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Lake Erie shores besieged by algae bloom, will get worse NOAA says

"If we have an exceptionally wet July, we may revise the forecast," Rich Stumpf said. "But it won’t be lower than it is now."
By Brooks Hays   |   July 11, 2014 at 1:11 PM   |   Comments

CLEVELAND, July 11 (UPI) --It's not a matter of if or when, but of how bad will it get? The question concerns Lake Erie's growing algae bloom, and the answer -- according to the National Atmospheric and Oceanic Administration -- a five or six on a 10-point scale (with ten being the worst).

The good news is the algae -- which is already beginning to suffocate Erie's shores -- won't be quite as bad as it has been the last three years. The bad news is it will still be pretty bad.

In previous years, the algae has fixated on the shores of Ohio and southern Ontario, and according to the latest prediction from NOAA, released yesterday, the toxic green slime will do so again this summer.

"The reemergence of harmful algal blooms in Lake Erie is an ecological and economic setback for communities along the coast," U.S. Rep. Marcy Kaptur, D-Ohio, said in the statement released in response to the latest reports.

At a presentation at Ohio State University's Stone Laboratory on Erie's Gibraltar Island, held to announce their algae forecast, the agency said the main culprit in this year's bloom is likely to be microcystis, a species that produces a toxin known as microcystin, which can be fatal to humans.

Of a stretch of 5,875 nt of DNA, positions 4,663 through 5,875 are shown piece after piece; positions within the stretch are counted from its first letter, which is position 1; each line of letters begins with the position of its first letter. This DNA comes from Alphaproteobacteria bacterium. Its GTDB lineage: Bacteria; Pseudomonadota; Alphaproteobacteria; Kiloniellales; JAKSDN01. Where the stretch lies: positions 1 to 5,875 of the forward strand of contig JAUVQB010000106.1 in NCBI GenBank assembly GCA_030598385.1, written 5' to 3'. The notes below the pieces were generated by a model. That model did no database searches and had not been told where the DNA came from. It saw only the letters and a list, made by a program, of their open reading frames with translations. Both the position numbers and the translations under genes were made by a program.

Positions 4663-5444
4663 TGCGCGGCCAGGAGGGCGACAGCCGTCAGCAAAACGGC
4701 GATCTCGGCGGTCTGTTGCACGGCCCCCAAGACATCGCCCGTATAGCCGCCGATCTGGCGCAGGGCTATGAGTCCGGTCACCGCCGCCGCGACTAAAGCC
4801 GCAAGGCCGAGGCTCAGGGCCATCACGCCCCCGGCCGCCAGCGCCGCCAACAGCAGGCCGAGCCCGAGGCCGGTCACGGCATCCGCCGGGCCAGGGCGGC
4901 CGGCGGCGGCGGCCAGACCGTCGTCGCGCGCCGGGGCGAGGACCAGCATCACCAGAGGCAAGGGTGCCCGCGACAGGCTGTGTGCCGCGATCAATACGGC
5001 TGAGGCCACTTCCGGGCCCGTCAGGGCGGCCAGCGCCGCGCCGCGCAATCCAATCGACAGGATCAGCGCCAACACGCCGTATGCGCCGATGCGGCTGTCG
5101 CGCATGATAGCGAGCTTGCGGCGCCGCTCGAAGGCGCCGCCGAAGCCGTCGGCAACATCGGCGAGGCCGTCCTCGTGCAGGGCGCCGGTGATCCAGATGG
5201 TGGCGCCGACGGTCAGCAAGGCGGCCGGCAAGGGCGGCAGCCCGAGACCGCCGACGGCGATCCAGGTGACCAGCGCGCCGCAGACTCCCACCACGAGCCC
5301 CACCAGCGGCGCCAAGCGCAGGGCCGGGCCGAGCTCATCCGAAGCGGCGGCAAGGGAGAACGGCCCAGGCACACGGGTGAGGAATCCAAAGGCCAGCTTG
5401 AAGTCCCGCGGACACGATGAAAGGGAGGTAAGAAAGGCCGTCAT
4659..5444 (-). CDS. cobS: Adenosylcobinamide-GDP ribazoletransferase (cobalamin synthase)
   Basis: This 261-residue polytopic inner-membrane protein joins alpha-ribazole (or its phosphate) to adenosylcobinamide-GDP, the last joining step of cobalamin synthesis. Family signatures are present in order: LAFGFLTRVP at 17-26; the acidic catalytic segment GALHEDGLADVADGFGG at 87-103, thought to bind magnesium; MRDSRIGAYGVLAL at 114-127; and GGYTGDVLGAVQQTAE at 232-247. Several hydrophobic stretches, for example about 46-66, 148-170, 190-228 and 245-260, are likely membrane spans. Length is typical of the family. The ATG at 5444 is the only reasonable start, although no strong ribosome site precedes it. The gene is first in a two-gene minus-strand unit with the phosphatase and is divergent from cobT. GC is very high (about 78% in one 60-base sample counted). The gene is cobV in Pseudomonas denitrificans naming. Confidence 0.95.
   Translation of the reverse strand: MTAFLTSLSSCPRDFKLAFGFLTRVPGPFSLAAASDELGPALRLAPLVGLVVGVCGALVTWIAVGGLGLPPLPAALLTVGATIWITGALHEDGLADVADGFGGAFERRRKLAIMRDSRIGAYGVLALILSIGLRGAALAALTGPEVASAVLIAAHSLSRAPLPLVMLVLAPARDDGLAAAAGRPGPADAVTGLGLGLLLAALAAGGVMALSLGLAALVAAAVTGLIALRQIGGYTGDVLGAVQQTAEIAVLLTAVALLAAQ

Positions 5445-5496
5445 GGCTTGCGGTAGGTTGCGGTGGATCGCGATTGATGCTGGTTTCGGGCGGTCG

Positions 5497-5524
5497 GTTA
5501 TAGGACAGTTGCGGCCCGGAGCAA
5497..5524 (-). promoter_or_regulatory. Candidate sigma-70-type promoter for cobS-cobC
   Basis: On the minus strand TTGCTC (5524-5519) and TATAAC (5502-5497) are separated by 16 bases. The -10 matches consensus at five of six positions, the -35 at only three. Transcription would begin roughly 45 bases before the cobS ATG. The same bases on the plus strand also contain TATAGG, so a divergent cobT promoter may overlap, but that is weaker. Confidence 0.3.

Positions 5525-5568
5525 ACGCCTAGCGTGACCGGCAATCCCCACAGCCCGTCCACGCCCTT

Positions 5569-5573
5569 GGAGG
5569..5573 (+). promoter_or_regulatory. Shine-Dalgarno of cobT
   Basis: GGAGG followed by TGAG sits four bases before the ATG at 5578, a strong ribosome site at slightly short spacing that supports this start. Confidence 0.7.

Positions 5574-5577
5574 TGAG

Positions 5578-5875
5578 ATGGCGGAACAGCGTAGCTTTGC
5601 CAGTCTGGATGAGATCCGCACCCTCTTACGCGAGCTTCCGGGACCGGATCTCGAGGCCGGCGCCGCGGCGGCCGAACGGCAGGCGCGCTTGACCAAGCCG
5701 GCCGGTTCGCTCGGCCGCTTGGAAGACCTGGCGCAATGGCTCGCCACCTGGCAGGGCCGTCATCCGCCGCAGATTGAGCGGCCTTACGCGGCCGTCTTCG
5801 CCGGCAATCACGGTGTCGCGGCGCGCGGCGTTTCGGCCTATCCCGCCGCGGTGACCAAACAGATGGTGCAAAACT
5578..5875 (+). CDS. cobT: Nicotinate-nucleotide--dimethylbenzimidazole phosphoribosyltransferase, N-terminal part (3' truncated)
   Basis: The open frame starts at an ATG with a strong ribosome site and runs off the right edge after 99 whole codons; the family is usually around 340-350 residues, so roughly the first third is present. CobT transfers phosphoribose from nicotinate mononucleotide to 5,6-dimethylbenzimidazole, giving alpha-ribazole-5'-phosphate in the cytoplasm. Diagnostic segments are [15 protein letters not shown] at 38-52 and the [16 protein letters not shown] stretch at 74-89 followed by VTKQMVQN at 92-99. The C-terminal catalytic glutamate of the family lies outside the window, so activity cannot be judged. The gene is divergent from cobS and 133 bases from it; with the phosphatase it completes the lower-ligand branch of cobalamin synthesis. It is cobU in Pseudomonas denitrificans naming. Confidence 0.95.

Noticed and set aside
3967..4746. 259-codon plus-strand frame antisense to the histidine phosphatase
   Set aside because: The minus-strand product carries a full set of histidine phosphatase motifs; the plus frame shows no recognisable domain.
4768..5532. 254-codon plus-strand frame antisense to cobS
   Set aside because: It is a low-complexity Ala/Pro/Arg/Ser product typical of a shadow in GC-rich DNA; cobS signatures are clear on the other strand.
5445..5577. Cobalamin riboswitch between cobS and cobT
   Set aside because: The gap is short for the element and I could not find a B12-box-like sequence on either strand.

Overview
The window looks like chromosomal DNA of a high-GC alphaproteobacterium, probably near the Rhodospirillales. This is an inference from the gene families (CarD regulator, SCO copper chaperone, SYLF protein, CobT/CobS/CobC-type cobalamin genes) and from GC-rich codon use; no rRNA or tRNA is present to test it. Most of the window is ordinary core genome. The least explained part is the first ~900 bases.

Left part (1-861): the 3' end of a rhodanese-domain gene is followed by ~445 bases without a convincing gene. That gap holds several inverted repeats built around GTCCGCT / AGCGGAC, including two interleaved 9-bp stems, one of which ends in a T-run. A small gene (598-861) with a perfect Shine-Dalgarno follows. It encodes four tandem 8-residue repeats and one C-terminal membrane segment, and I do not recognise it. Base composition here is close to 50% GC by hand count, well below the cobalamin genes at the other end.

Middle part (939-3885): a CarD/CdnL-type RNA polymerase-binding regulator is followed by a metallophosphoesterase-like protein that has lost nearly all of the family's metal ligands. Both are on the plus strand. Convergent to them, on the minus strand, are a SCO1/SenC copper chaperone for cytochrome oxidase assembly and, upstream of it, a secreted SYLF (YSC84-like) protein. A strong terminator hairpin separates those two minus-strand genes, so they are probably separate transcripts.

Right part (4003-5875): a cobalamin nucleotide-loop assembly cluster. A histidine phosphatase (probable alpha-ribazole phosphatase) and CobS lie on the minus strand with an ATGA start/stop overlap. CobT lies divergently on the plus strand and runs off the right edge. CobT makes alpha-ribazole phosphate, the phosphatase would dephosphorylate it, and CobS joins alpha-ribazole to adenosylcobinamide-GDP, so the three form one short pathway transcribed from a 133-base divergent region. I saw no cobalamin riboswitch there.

Since it began appearing in Lake Erie in 1995, microcystis has yet to blamed for any deaths, but it's reportedly caused sickness in swimmers and killed dozens of animals.

Research has pointed to fertilizer runoff from farming operations as one of the primary causes of the worsening algae blooms.

The algae also sucks significant amounts of oxygen from the water, making life for fish and other animals in the lake more difficult.

What's worse, the algae could increase if weather is exceptionally warm and precipitation heavy.

"Clearly, [last year's forecast] was very severely underestimated. [The 2013 algae bloom] was much worse than we expected," said Rick Stumpf, an NOAA oceanographer. "If we have an exceptionally wet July, we may revise the forecast," he said. "But it won't be lower than it is now."

Topics: Marcy Kaptur
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